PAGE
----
53. Nagy, N., & Hirschi, A. (2017). Karriereentwicklung und -förderung von älteren Arbeitnehmenden. In S. Kauffeld & D. Spurk (Hrsg.), Handbuch Karriere und Laufbahnmanagement. Berlin/Heidelberg: Springer.Google Scholar
  54. Neapolitan, J. (1980). Occupational change in mid-career: An exploratory investigation. Journal of Vocational Behavior, 16(2), 212–225.  https://doi.org/10.1016/0001-8791(80)90052-4.CrossRefGoogle Scholar
  55. Ng, T. W. H., & Feldman, D. C. (2014a). A conservation of resources perspective on career hurdles and salary attainment. Journal of Vocational Behavior, 85(1), 156–168.  https://doi.org/10.1016/j.jvb.2014.05.008.CrossRefGoogle Scholar
  56. Ng, T. W. H., & Feldman, D. C. (2014b). Subjective career success: A meta-analytic review. Journal of Vocational Behavior, 85(2), 169–179.  https://doi.org/10.1016/j.jvb.2014.06.001.CrossRefGoogle Scholar
  57. Ng, T. W. H., Sorensen, K. L., Eby, L. T., & Feldman, D. C. (2007). Determinants of job mobility: A theoretical integration and extension. Journal of Occupational and Organizational Psychology, 80, 363–386.  https://doi.org/10.1348/096317906X130582.CrossRefGoogle Scholar
  58. Nicholson, N. (1984). A theory of work role transitions. Administrative Science Quarterly, 29(2), 172–191.  https://doi.org/10.2307/2393172.CrossRefGoogle Scholar
  59. Nieß, C., & Zacher, H. (2015). Openness to experience as a predictor and outcome of upward job changes into managerial and professional positions. PLoS One, 10(6), e0131115.  https://doi.org/10.1371/journal.pone.0131115.CrossRefPubMedPubMedCentralGoogle Scholar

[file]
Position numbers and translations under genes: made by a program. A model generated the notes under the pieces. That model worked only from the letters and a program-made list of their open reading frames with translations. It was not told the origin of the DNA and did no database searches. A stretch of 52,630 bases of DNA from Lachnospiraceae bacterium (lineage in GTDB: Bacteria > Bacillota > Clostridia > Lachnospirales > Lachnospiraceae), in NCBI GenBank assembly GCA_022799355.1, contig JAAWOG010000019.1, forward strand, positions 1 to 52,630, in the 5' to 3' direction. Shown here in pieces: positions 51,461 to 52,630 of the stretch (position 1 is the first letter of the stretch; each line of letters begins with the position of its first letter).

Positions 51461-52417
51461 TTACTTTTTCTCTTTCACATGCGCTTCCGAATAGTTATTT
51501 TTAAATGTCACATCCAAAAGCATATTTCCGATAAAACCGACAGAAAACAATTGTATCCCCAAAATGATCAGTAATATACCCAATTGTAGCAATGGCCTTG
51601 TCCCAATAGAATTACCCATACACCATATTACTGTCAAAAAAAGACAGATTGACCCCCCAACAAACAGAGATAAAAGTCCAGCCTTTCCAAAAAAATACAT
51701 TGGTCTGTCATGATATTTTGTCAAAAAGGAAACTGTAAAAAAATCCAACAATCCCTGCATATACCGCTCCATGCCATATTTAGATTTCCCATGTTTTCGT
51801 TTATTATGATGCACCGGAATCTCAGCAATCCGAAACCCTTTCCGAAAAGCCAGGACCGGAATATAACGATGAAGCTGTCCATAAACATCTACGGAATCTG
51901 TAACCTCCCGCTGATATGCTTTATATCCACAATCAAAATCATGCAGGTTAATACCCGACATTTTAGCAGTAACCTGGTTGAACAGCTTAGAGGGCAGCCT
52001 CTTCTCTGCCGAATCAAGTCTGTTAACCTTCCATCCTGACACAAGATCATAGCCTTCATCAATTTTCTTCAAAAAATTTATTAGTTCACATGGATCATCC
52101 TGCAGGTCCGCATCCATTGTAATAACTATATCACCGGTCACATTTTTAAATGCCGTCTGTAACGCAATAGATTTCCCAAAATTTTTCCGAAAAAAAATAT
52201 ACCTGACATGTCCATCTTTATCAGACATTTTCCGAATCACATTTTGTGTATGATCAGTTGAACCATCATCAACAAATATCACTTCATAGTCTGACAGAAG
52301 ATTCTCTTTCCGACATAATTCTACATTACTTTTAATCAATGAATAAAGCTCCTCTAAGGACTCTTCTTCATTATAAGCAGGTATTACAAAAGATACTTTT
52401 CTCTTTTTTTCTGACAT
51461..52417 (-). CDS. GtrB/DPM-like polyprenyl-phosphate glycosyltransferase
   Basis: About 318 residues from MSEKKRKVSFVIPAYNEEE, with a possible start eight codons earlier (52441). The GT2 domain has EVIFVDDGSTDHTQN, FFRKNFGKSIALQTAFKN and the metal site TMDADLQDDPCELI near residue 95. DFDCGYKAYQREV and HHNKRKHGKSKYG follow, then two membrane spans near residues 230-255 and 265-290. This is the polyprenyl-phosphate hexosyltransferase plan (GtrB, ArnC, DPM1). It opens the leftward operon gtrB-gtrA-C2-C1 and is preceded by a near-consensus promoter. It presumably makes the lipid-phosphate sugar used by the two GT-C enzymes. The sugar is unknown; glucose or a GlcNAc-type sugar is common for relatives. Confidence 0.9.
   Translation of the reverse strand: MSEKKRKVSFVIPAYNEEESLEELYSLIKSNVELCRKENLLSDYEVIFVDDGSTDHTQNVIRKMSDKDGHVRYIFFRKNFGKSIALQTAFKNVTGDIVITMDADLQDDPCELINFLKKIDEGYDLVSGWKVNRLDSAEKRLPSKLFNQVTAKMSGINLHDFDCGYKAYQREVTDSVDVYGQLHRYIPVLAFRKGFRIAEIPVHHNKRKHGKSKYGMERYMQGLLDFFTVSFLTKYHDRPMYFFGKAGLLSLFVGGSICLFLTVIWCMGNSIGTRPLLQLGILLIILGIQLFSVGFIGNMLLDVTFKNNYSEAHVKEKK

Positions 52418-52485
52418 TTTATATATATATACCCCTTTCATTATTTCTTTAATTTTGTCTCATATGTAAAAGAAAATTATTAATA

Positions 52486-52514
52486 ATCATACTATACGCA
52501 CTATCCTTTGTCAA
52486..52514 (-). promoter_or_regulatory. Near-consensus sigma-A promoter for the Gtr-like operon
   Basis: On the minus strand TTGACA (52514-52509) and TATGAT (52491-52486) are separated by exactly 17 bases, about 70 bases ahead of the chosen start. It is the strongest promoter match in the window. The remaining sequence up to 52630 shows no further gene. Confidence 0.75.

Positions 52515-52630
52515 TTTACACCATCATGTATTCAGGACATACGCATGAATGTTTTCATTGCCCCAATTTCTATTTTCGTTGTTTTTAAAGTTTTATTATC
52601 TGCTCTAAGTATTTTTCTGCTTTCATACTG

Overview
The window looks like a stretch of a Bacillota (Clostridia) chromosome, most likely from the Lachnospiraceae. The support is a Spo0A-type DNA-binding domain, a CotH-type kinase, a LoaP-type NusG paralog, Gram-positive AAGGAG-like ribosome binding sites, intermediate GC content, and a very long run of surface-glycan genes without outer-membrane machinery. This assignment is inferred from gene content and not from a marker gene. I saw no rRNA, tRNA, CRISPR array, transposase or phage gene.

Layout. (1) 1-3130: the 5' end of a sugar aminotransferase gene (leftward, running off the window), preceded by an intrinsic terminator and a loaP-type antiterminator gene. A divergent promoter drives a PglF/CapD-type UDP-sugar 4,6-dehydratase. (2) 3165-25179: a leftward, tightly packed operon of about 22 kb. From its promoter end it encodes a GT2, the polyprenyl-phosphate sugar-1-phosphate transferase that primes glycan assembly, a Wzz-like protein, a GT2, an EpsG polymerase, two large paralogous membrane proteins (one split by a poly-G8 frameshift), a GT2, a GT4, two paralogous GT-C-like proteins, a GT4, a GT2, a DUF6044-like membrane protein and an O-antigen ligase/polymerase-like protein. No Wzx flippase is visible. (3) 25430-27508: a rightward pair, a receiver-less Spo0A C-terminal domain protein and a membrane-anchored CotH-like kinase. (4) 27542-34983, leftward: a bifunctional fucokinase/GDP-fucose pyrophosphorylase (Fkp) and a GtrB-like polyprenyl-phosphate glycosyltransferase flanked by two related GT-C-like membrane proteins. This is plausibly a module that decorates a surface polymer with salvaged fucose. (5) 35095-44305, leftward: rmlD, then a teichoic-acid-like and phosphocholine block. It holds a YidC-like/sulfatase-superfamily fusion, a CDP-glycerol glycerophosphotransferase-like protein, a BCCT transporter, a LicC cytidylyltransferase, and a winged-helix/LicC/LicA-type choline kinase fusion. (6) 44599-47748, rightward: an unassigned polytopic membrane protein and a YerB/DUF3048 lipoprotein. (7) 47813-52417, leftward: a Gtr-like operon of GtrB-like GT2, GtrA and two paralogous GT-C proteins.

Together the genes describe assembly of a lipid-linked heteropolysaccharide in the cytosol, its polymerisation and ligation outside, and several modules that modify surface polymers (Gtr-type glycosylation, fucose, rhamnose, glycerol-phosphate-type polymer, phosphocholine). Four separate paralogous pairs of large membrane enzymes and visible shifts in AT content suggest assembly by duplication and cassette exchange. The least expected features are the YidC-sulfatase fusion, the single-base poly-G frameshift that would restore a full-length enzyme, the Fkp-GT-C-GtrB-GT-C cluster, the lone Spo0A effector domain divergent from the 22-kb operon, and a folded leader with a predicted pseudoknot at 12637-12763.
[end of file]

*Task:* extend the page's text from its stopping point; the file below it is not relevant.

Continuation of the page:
60. Nooney, J. G., Unruh, L., & Yore, M. M. (2010). Should I stay or should I go? Career change and labor force separation among registered nurses in the U.S. Social Science & Medicine, 70(2), 1874–1881.  https://doi.org/10.1016/j.socscimed.2010.02.037.CrossRefGoogle Scholar
  61. Obschonka, M., & Schmitt-Rodermund, E. (2017). Gründung und Unternehmertum. In S. Kauffeld & D. Spurk (Hrsg.), Handbuch Karriere und Laufbahnmanagement. Berlin/Heidelberg: Springer.Google Scholar
  62. Ohme, M., & Zacher, H. (2015). Job performance ratings: The relative importance of mental ability, conscientiousness, and career adaptability. Journal of Vocational Behavior, 87(1), 161–170.  https://doi.org/10.1016/j.jvb.2015.01.003.
  63. Otto, K., & Dalbert, C. (2012). Willingness to accept occupational change when offered incentives: Comparing full-time and part-time employees. European Journal of Work and Organizational Psychology, 21(2), 222–243.  https://doi.org/10.1080/1359432X.2010.550734.CrossRefGoogle Scholar